Although experts have not yet determined exactly where the out-of-control module will land, an Aerospace report detailed that it will likely re-enter somewhere in the northern USA states, parts of South America, northern China, the Middle east, central Italy, northern Spain, New Zealand, the south of Africa or Tasmania in Australia.
Tiangong-1's name means "heavenly palace". It was designed as a prototype craft, a precursor to China's ambition of a permanent, 20-tonne space station still expected to launch around the year 2022.
The science of where the station will hit is notoriously inexact because small changes in "space weather" - the effect on the Earth's atmosphere of flares of electromagnetic radiation and charged particles travelling as solar wind - can shift its trajectory drastically.
The US-funded Aerospace Corporation estimates Tiangong-1 will re-enter the atmosphere during the first week of April, give or take a week, while the European Space Agency (ESA) says its best guess is the module will come down between 24 March and 19 April.
ESA has said that Tiangong-1 will "substantially burn up" in Earth's atmosphere.
"When considering the worst-case location the probability that a specific person will be struck by Tiangong-1 debris is about one million times smaller than the odds of winning the Powerball jackpot", states the report. The Tiangong-1 station has been making headlines since China ceased communications with the spacecraft back in 2016.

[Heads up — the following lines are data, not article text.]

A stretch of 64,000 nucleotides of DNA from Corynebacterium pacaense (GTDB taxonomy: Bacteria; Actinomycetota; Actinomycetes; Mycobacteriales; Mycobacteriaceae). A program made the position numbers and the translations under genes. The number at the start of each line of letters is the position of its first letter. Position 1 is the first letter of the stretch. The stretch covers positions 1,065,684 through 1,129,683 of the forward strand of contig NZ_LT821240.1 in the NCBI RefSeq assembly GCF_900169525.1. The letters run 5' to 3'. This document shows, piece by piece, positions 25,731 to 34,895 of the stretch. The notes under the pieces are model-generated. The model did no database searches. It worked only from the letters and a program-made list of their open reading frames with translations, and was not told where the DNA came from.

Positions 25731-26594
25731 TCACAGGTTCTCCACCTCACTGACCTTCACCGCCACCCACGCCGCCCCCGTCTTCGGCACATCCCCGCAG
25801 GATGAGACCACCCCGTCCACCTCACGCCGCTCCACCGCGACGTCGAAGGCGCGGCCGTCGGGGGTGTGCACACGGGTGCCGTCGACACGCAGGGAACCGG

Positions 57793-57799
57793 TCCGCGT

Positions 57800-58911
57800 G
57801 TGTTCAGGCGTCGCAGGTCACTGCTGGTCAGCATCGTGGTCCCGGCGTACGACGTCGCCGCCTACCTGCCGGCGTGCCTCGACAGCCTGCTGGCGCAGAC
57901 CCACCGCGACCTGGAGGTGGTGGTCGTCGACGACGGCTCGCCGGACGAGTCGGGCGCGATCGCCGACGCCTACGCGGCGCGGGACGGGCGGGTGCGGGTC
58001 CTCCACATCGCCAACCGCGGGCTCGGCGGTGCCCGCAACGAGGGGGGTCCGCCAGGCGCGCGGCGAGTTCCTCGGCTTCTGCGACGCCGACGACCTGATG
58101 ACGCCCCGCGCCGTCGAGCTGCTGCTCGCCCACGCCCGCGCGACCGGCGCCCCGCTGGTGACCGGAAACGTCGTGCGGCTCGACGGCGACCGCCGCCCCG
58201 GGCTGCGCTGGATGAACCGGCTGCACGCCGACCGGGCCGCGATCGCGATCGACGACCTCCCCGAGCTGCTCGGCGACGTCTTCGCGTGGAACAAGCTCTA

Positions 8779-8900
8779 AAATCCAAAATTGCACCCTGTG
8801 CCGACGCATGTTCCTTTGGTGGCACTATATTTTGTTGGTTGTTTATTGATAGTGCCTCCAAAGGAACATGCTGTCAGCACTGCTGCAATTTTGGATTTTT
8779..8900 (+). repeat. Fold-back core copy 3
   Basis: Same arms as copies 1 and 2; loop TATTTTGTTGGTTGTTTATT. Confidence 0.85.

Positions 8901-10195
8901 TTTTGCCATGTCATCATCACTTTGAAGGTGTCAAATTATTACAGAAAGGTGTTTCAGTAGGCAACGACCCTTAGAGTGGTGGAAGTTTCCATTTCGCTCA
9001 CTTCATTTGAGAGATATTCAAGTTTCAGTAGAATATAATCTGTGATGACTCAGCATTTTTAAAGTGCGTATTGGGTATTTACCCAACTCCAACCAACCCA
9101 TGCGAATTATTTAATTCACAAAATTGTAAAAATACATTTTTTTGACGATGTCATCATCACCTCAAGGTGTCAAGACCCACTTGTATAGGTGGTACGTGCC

'Potentially, there may be a highly toxic and corrosive substance called hydrazine on board the spacecraft that could survive reentry.
"In the history of spaceflight no known person has ever been harmed by reentering space debris".
The geographical range of where it will touch down is still completely uncertain, with the final spot extending from 43 degrees North to 43 degrees South latitude.
Jonathan McDowell, an astrophysicist from Harvard University, seems a bit less anxious about the satellite than some, but he still has a note of caution, as he told The Guardian. Jonathan McDowell, an astrophysicist from Harvard University has said such debris keep crashing every few years but this one is bigger in size and speeding size is more so the exact details are being tabulated yet. Liu Yang was the first Chinese female astronaut who visited there in 2012. China's first space station will come into collision with our planet within weeks. Before that, in 1991, the last uncontrolled return was Salyut 7 - or Cosmos 1686 - weighing 40 tonnes. If look into some past incident, no person has been died till now due to space debris.
A huge Chinese space lab is out of control and about to crash to Earth in a fireball - and debris full of toxic chemicals could fall on Europe, experts have warned.